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“Risen has taken his case to court, where a Federal district judge threw out the subpoena against him,” writes “Democracy Now!” host Amy Goodman, in an Aug. 14 column on the Transcend.org Web site.

“The Fourth Circuit Court of Appeals, which, importantly, has jurisdiction over Virginia and Maryland, where the CIA and NSA are headquartered, respectively, reinstated the subpoena,” Goodman writes. “The U.S. Supreme Court, at the Obama administration’s urging, failed to hear the case. Risen has thus exhausted his legal appeals, and will either have to testify in Sterling’s trial, or face contempt of court charges, which can include massive fines and jail time.”

Risen’s petition for certiorari, sent to the U.S. Supreme Court on May 9 (before SCOTUS’ rebuff), gives you a sense of what’s at stake:

“The Department of Justice has itself acknowledged that ‘the prosecutorial power of the government should not be used in such a way that it impairs a reporter’s responsibility to cover as broadly as possible controversial public issues.’ 28 C.F.R. § 50.10 (2013). This case tests that principle. The petition raises important questions about the existence and scope of a qualified reporter’s privilege not to testify about the identity of confidential source(s) in a criminal trial.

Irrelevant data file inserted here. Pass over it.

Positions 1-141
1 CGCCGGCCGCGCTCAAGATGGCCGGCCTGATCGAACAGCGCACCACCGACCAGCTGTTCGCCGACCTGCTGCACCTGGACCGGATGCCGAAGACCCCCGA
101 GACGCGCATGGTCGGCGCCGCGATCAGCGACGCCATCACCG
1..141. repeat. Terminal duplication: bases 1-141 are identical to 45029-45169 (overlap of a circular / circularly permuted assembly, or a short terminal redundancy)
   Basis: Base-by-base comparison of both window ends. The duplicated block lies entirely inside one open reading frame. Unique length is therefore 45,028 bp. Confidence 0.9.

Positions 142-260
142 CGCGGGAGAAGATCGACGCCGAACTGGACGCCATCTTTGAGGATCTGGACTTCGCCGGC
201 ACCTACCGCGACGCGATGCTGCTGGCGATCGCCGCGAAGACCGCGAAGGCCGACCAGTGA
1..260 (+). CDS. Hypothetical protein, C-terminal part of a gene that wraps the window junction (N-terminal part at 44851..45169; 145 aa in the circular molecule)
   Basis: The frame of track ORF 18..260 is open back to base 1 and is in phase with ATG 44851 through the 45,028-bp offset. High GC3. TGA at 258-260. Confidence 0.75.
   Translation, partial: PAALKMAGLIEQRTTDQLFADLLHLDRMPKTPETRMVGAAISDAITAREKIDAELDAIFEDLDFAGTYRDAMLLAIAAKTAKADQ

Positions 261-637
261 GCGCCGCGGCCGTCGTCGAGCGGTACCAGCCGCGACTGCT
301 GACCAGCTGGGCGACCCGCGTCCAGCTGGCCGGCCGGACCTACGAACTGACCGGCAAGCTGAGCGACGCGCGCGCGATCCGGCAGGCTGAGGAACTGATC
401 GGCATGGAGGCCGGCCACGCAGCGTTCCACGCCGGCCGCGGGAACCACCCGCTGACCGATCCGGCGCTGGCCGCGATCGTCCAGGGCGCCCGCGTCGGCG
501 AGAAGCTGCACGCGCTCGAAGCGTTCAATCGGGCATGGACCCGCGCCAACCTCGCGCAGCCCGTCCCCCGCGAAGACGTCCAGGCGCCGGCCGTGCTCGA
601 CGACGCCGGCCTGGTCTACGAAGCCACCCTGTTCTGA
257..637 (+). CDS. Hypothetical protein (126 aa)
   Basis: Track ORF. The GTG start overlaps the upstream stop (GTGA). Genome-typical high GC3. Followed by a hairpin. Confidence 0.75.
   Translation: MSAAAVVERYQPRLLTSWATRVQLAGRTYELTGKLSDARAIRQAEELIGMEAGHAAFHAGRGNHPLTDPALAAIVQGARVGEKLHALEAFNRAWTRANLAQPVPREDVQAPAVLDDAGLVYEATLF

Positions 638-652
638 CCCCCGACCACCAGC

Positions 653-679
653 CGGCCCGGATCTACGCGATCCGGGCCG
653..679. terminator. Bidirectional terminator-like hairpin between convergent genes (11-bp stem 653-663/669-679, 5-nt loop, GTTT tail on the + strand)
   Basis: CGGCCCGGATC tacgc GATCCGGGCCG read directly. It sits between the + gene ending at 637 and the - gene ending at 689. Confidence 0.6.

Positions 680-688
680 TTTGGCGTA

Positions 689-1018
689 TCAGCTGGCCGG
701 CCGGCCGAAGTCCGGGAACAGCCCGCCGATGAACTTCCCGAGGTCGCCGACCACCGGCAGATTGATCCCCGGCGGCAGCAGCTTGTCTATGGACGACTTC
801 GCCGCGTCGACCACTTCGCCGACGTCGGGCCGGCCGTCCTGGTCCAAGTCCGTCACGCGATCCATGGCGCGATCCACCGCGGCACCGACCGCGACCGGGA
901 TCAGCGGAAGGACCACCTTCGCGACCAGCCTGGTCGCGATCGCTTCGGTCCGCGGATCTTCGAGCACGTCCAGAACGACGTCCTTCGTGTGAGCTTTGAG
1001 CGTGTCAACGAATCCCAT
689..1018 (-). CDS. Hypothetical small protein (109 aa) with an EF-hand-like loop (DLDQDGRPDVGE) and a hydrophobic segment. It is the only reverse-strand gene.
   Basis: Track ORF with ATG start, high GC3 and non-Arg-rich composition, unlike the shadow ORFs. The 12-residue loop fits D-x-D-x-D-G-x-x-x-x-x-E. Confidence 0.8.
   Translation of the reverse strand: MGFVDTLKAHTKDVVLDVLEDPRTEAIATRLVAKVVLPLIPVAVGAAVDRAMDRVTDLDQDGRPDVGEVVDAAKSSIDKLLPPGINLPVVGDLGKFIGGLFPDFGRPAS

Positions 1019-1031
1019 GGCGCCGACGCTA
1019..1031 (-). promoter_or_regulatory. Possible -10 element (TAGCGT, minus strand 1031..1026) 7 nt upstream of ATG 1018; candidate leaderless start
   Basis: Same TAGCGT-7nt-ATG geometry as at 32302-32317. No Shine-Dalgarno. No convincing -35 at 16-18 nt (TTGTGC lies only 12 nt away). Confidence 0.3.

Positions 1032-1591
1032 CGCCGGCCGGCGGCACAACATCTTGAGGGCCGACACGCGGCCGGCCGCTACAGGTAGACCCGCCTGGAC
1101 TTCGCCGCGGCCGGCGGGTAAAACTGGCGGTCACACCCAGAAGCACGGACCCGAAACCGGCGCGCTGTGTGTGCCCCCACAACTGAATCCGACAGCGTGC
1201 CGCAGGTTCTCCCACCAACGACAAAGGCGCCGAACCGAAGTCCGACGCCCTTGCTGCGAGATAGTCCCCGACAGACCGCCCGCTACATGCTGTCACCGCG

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“Exposés such as Watergate ... the abuse of prisoners in Abu Ghraib, Iraq ... the CIA’s waterboarding of terrorist suspects, the CIA’s use of secret prisons in Eastern Europe, and the NSA’s secret use of warrantless wiretaps on U.S. citizens illustrate that the public is often well-served by protecting sources of newsworthy information—even with unauthorized leaks of classified information.”

But he put in language plainer than that. In an interview with Maureen Dowd, published Sunday in The New York Times, Risen answered a hypothetical question, or tried to: “How can [Obama] use the Espionage Act to throw reporters and whistle-blowers in jail even as he defends the intelligence operatives who “tortured some folks,” and coddles his C.I.A. chief, John Brennan, who spied on the Senate and then lied to the senators he spied on about it?”

“It’s hypocritical,” Risen said. “A lot of people still think this is some kind of game or signal or spin. They don’t want to believe that Obama wants to crack down on the press and whistle-blowers. But he does. He’s the greatest enemy to press freedom in a generation.”


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RISEN IS hardly the only one concerned. On July 28, Human Rights Watch and the American Civil Liberties Union released an exhaustive survey of lawyers and journalists versed in national security and intelligence matters. They lament, among other things, “the effects of large-scale electronic surveillance on the practice of journalism and law,” and its impact on the way journalists do their work, “changing their behavior in ways that undermine basic rights and corrode democratic processes.”